Trucks made by General Motors Co. have been on a roll.
Since launching the Chevrolet Colorado and GMC Canyon in 2014, GM has been the only automaker offering mid-size, full-size and heavy-duty pickup trucks in the U.S. This “three-truck strategy” resulted in nearly 949,000 total truck sales in 2017, according to industry research firm Autodata Corp. That’s more than any other competitor.
Chevrolet plans to attract new buyers as it fends off growing competition, and the redesigned 2019 Silverado plays an important role, Sandor Piszar, marketing manager for Chevrolet trucks, told Trucks.com in an interview during the North American International Auto Show in Detroit.
Here is an edited version of the conversation.
How would you describe the current state of Chevrolet trucks?
If you look across the truck business, General Motors was the leader for the fourth year in a row, and Chevrolet was a major driver in that three-truck strategy. As we see competitors scrambling to catch up and introduce their own mid-size trucks, imitation is the sincerest form of flattery.
I think that speaks to the fact that we know what trucks customers are looking for based on our understanding of the truck marketplace. That’s why we introduced the Colorado when we did. Since launch we’ve already sold over 300,000 Colorados, and we’re continually investing in the space.
What is the short-term strategy for Silverado?
Production for the new truck starts this summer. As we slowly ramp up to ensure quality you’ll see that start hitting dealerships later in the fall. So we’re in a great place. We’ve got production capacity of the current truck, and we’re going to slowly ramp up the new truck and transition in a very logical and measured fashion.
Product life-cycles are being shortened for trucks — is that the new normal?
It’s critically important to maintain a high level of competitive edge, and I think that’s reflected in the product life-cycles you see with trucks and crossovers and SUVs.
Will the shift in consumer preference from cars to light trucks continue?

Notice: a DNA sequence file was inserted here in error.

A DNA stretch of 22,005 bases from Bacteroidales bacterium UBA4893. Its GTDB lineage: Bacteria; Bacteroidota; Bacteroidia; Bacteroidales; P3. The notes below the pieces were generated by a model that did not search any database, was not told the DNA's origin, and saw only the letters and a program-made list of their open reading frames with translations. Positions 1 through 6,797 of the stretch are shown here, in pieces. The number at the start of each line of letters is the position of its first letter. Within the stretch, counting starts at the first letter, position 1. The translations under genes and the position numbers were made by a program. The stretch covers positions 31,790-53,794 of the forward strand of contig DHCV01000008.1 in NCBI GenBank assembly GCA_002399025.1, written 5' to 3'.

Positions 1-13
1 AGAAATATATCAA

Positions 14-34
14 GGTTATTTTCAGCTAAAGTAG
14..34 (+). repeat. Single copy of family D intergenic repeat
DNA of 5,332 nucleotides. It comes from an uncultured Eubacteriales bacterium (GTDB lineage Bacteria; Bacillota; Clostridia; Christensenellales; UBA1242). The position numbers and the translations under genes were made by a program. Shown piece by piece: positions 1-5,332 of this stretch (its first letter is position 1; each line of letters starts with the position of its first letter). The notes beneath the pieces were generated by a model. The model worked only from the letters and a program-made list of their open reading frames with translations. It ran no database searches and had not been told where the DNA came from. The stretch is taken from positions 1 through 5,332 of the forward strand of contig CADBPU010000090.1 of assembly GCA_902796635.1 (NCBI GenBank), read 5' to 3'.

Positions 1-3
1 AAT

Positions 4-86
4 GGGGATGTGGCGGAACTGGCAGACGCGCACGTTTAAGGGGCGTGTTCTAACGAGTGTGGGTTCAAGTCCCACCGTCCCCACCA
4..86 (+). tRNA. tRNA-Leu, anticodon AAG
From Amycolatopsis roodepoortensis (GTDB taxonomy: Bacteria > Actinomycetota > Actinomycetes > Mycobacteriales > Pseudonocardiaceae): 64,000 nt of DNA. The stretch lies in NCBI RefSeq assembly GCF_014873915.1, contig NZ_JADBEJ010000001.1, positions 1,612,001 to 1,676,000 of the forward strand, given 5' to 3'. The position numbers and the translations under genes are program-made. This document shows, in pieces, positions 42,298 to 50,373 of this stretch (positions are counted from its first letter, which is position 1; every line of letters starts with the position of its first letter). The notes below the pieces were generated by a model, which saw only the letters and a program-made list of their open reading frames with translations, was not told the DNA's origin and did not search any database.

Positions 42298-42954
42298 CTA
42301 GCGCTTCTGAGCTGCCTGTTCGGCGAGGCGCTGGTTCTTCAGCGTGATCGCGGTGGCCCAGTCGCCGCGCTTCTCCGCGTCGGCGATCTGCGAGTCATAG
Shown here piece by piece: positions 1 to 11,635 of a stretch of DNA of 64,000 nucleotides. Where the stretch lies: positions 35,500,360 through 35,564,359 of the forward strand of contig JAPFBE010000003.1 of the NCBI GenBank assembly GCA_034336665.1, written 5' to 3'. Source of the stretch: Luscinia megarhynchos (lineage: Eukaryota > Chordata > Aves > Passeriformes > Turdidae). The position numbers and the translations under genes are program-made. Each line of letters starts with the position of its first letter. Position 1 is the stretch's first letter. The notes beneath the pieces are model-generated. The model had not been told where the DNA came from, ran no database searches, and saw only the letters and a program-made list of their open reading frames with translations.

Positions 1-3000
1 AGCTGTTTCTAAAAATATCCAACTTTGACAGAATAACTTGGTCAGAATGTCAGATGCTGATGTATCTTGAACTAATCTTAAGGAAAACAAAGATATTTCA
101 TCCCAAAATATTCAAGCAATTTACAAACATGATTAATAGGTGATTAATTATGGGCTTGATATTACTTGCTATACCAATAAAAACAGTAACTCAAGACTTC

That’s been a big piece of growth in the segment. There are economic highs and lows, gas price fluctuations, but there’s a core group who always will buy a pickup truck because it’s their only vehicle by choice, or they need a truck to get their work done or to enable what they want to do on the weekends. You can always count on that core buyer.
You’ve seen that growth with new people to the segment. And the 2019 Silverado really is a no-compromise vehicle. You get all the refinement and technology and safety features and luxury that you can find in any car, and you get all of that capability of a full-size truck. Why wouldn’t you want a pickup truck, right?
Why will Chevy offer a diesel engine in the new Silverado?
We think there’s a huge opportunity for a diesel in our light-duty, and the 3-liter Duramax turbodiesel we’ve developed is going to be a winner. It’s a straight-six, so inherently smooth, linked to a 10-speed automatic transmission. It’s going to have great power and capability as well as efficiency.
Why does Chevy see diesel as an important part of its fuel economy goals?
The Chevrolet portfolio offers more diesel choices than any other manufacturer. We’ve seen a nice win in the example of Colorado. It’s about 10 percent of our production, it’s bringing in a higher-income, higher-education demographic. Thirty miles per gallon on the highway is the most efficient pickup truck in any segment in America.
Is the diesel available across all 2019 Silverado trims?
We haven’t gotten into that, but it will be available on multiple trims and multiple bed-length types.
Does GM have a goal of selling a million pickup trucks annually?
I don’t want to come off that we’re chasing a specific number. Our priority is making sure we deliver the right trucks for customers and quite frankly that we do it in a profitable way for the company. I think you’ve seen a high level of discipline from Chevrolet and General Motors in our go-to-market strategy.
Some of our competitors have really over-indexed on incentive spending to chase a share-growth number. We’re going to do it smartly with a disciplined go-to-market strategy that doesn’t damage our residuals or the opinion of our brand and delivering a high-end level of value in a product that’s executed for what customers are looking for.
Is there room for more mid-sized pickup brands in the U.S. market?
I think if you look back to before we introduced the Colorado, most of the industry experts and competitive naysayers were saying, “It’s stagnant. There hasn’t been an updated truck in nearly a decade, there hasn’t been share growth.” But in talking to customers, Chevrolet saw an opportunity. It’s not that the segment was stagnant because people didn’t want mid-sized trucks — they wanted the right mid-sized truck.
When we brought the Colorado into the marketplace, it really re-ignited the segment. Our sales and share went up, we saw our competitors’ sales go up. We grew the entire segment because you had the right product in the marketplace that resonated with customers. We welcome the competition.
I think you’ve seen us continually invest in this space with powertrain updates and models and special editions because we’ve seen all along that there’s huge opportunity in the mid-sized segment, and it’s kind of gratifying to see competitors trying to catch up with Chevrolet.
The truck market seems to be changing faster than ever.
It is one of the most heated and competitive segments of the auto industry. There’s no doubt.